Infant Optics DXR-5 Baby Monitor Review— Basic But Worthwhile?

As a video monitor, the Infant Optics DXR-5 is very basic and provides only the simplest of features, but its comes with some cute accessories. Its tagline is “Simple and reliable. A monitor for all.” That first part is accurate, though the second part might not be quite as on point.

The Infant Optics DXR-5 model currently sells for $83 on Amazon. The DXR-5 is the predecessor to the DXR-8 model, which is very different from this one (but also about twice the price). This system can host a total of four cameras.

Setup

The DXR-5 comes with nine separate pieces, which seems a bit excessive for such a simple camera. The package includes screws for mounting and a camera stand hidden under the tray (the tray has a small sticker alerting users to the hidden accessory).

The first camera comes already paired with the parent unit, but any additional units will need to be paired (a simple process with directions in the User’s Guide). The battery for the parent unit is easily installed under a door behind the clip/stand and our model came partially charged.

There is zero pan/tilt or zoom functionality through the parent unit. All camera movement must be done manually. That means upon setup users will need to spend a little extra time getting the camera perfectly situated before first use.

Testing Notes

Though the camera requires manual adjustment to get into the perfect place, it can swivel in every direction from its base. In addition, in order to help increase the motion range of this camera, the manufacturers have included a small camera tray that helps give it a deeper tilting angle while sitting on a shelf.

The child unit displays two sets of lights in the dark: the red circle of infrared lights around the camera and the bright green power light on the base. These lights don’t seem bright enough to bother any sleeping babies, but they’re bright enough when you’re looking for the unit in the dark to make any necessary adjustments.

The parent unit seems a good bit bigger than it needs to be, but the bottom portion houses the speaker in the front and a large battery in the back. The larger housing also allows for plenty of room for the clip/stand to function in this dual mode and makes the video screen a bit easier to see.

In general, it’s just a bit bulkier than I would prefer, and the antenna does not fold down. All that said, I appreciate the design aesthetic and use of color, which is different from most other drab color schemes on monitor systems.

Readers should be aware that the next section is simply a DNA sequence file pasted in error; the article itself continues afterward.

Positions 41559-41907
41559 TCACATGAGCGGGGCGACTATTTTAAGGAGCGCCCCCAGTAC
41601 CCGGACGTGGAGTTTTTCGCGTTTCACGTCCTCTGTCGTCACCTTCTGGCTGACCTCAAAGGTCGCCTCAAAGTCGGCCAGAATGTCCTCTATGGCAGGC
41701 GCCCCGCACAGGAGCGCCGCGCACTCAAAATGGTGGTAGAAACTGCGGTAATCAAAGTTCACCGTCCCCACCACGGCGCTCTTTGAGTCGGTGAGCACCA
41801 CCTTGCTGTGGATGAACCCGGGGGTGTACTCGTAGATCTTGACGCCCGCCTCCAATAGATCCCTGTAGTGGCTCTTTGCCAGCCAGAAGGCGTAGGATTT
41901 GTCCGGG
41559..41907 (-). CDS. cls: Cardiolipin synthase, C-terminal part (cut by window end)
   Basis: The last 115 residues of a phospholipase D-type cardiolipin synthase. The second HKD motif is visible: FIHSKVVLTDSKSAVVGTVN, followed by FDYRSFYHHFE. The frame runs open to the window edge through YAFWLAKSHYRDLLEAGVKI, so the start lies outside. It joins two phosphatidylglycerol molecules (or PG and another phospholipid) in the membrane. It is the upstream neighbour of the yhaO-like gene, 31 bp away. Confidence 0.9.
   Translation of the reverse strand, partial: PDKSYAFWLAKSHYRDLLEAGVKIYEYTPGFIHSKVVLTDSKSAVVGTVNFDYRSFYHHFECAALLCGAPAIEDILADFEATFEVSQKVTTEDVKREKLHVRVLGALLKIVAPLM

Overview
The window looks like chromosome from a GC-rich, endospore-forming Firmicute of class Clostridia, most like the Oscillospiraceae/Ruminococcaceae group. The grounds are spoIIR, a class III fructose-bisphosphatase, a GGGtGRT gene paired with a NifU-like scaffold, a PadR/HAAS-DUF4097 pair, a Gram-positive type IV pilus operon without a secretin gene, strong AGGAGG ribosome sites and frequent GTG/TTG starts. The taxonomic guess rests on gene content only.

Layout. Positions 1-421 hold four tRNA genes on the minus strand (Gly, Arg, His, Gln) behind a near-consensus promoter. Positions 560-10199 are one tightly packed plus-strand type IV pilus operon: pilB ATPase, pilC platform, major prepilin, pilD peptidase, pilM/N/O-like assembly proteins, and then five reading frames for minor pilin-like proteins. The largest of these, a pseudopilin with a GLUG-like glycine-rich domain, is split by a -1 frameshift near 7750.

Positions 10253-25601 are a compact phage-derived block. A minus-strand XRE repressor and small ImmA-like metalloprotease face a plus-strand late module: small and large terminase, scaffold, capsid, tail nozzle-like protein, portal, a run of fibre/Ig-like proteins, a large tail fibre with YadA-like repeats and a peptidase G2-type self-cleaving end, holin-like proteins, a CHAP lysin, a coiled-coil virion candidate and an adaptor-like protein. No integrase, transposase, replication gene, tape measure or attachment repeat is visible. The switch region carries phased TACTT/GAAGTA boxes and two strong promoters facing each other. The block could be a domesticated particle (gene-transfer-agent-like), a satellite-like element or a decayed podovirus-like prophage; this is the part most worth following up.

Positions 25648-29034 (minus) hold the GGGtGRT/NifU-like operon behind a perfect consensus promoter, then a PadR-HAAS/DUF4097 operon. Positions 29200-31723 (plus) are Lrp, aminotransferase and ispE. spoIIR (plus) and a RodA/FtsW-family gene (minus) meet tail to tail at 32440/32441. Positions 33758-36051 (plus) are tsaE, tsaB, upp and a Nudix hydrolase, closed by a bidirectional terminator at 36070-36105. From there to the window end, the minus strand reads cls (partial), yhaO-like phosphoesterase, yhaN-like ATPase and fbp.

The parent unit displays three sets of lights — green for power, blue for signal (which flashes when the signal is interrupted), and red for charging. There are no lights to visually signal any noise. In addition to the wrist strap, the parent unit comes with a belt clip that also converts into a stand to keep the unit upright. This little clip/stand is actually one of my favorite features of the child unit.

The battery was difficult to test due to the lack of battery display on the parent unit. The manufacturer claims between 6 and 12 hours of battery time – it’s likely that the 6 hours is for a constant video stream, and 12 hours is for VOX mode.

VOX mode is a voice activation mode that allows the monitor unit to switch into sleep mode, turning off the screen until the child unit detects noise. This is great for parents who are trying to sleep and it also helps the unit to conserve power. The sensitivity to sound can be adjusted, and the mode can be turned off altogether to allow the screen to stay on constantly.

The product description notes that both devices should be placed at least 3 feet away from other 2.4GHz or Wi-Fi enabled devices for optimum performance. The manufacturer description includes a 150-foot indoor range and 800-foot outdoor reception range. I never had any dropped signal issues with this unit.

Other than the video feed, the parent unit displays no information other than which camera the user is viewing. Not having a battery indicator is very frustrating and it requires users to be vigilant about either plugging in the parent unit frequently or keeping it plugged in while in use.

Security

The Infant Optics DXR 5 operates on a 2.4GHz band, and the company claims it offers 100 percent privacy and security.

Who It Might Be A Good Fit For

  • Users whose children sleep in a crib or bassinet
  • Users who are very mobile while their child is sleeping
  • Users looking for an affordable monitor that is reliable

Who It Might Not Be A Good Fit For

  • Users who need to have greater control over the movement of the camera 
  • Users who need the camera on at all times 
  • Users looking for a more established brand name
  • Users who can’t charge the parent unit on a regular basis

Conclusion

For the price, the Infant Optics DXR-5 is a pretty good system, but it doesn’t come with any bells or whistles. The battery life isn’t the greatest (and the indicator is non-existant). It seems to be fairly reliable, however, and when it comes to your little ones, that is the most important feature.

Gabe Turner

Gabe Turner

Gabe Turner is an attorney and journalist with a passion for home tech and secure, efficient living. Since graduating from NYU Law, he has maintained a paradoxical existence of trying to live life adventurously while remaining staunchly risk-averse. He is torn by the dual desires of wanting to only be in Brooklyn writing about housing policy and smart home tech and aspiring to visit his friends scattered across the globe. Gabe believes that stable, safe communities are the cornerstone to a vibrant and healthy society, and it is this passion that brought him to contribute to Security Baron.

Leave a Comment

Trending News

Follow Us

Reviews